Scarcity is a basic economic problem: people have unlimited wants and needs, but the world has limited resources. Resources in that equation include materials, capital, and labor. A pasta factory in southern Italy faced a very particular sort of labor shortage. The Barilla pasta factory in Foggia, Italy had enough employees to keep up with production schedules, but the employees weren’t showing up to work. The absentee rate among workers threatened the survival of the plant. Listen to the story to learn how bosses and managers changed employees’ attitudes and behavior and solved their scarcity issue.
Story Length: 6:55
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What should the government spend its money on? With a growing national debt this has become an important question. Economists see the government’s role in providing goods and services to be one that fills a need. The government should pay for things that make our lives better but that the private market cannot or will not provide. Listen to this story from Planet Money to learn the reasons why government has decided to pay for public goods such as lighthouses and autopsies.
Food banks distribute billions of pounds of food each year throughout the United States to hungry children and adults. The Feeding America network is the nation’s largest organization working to end hunger. But it had a problem. The food banks were receiving large donations of food, but not necessarily the kinds of foods they needed. For example, one center received lots of pickles, but not enough produce. To solve this problem the Feeding America network created a market economy in order to distribute food among it’s food banks. Using fake money, the food banks created a market that assures better allocation of food across the distribution centers. Listen to the story to learn more about how market economics solved their allocation problem.
In 1930, the economist John Maynard Keynes wrote an essay in which he predicted that by the time his children were grown up, people would be working just 15 hours a week. Today, in some countries, people do work a bit less than they did fifty years ago, but Keynes’s prediction was essentially wrong. There is a counter-intuitive response to incentives, and that is one factor that keeps people working long hours. According to his descendants, Keynes himself was a workhorse who couldn’t slow down. Listen to this audio story to learn more about Keynes and why making money doesn’t necessarily free us to work less.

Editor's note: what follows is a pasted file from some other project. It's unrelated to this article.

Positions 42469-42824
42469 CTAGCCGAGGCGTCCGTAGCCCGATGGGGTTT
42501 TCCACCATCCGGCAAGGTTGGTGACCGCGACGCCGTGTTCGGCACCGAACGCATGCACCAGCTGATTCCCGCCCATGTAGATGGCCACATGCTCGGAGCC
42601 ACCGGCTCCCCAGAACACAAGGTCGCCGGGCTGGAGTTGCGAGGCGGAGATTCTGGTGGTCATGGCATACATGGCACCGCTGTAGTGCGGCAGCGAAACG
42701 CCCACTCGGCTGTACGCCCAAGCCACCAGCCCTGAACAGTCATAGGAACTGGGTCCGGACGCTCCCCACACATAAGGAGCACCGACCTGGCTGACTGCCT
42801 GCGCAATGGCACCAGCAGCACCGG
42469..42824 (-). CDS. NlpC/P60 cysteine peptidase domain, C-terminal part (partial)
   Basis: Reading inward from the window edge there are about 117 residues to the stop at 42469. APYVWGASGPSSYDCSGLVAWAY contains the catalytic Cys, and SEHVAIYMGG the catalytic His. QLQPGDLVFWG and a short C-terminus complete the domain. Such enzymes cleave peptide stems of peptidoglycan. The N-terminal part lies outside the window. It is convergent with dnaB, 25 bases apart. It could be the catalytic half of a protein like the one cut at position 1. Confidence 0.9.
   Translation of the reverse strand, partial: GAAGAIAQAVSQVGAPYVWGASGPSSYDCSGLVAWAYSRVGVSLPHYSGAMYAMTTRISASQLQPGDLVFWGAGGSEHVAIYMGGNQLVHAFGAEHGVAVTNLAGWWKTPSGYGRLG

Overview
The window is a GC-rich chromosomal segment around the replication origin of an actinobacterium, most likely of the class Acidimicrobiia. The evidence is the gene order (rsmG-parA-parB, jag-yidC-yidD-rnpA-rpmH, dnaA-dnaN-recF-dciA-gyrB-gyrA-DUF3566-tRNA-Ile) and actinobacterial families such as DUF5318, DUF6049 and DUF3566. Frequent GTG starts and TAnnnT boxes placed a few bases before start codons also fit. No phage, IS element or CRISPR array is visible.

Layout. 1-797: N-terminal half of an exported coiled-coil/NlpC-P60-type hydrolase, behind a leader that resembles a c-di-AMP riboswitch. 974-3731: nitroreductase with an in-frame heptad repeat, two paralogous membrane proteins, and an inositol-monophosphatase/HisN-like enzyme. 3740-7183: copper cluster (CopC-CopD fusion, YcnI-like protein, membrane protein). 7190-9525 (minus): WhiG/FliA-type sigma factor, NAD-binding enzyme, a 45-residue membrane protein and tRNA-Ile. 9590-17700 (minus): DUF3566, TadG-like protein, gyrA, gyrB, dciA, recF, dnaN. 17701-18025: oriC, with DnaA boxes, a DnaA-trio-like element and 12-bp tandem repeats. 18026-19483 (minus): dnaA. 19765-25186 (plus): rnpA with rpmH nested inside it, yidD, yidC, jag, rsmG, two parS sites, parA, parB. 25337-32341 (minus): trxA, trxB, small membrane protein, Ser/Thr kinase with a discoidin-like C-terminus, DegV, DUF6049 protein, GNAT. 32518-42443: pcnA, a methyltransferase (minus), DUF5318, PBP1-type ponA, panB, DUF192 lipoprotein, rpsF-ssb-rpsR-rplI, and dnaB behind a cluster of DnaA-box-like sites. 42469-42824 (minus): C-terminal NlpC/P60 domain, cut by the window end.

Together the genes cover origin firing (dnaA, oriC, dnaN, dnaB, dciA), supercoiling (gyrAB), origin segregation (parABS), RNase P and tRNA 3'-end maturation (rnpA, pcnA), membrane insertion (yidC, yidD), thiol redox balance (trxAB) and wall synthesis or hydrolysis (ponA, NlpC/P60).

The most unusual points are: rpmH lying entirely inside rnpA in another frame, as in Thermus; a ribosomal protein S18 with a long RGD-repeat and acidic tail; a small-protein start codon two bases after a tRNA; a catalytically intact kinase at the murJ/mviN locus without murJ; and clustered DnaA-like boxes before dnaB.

Household management involves using resources wisely and being thrifty to stay within a budget. The word “economy” comes from the Greek word for household management, oikonomia. This management is difficult when people have too little money to buy what they need, which was the case for many after the stock market crashed in 1929. In an effort to make sense of what was going on, members of the U.S. government began to talk about what they called “the economy,” and they developed methods to quantify the situation and account for economic fluctuations. Listen to the story to learn more about the invention of what we call the economy and some of the means by which we measure its strength.
The Lexile Audio Measure is an indicator of the complexity of an audio passage. It is based on a scientifically developed scale with a maximum score of 1950L.How to Use Lexile Audio Measures
Find stories at the right level of complexity for your students, so that they will be challenged without being frustrated. The measures are categorized into low, medium, or high in order to aid teachers in story selection when they do not know students’ Lexile listening levels.
|Listening Level||Lexile Audio Measures|
These recommended ranges are for instructional use of Listenwise audio content in combination with supports such as the interactive transcript, etc.
|Grade||Lexile Audio Measures (Recommended Ranges)|
|1||215L - 610L|
|2||490L - 855L|
|3||725L - 1060L|
|4||945L - 1250L|
|5||1045L - 1350L|
|6||1125L - 1430L|
|7||1190L - 1500L|
|8||1250L - 1555L|
|9||1300L - 1610L|
|10||1345L - 1655L|
|11/12||1385L - 1695L|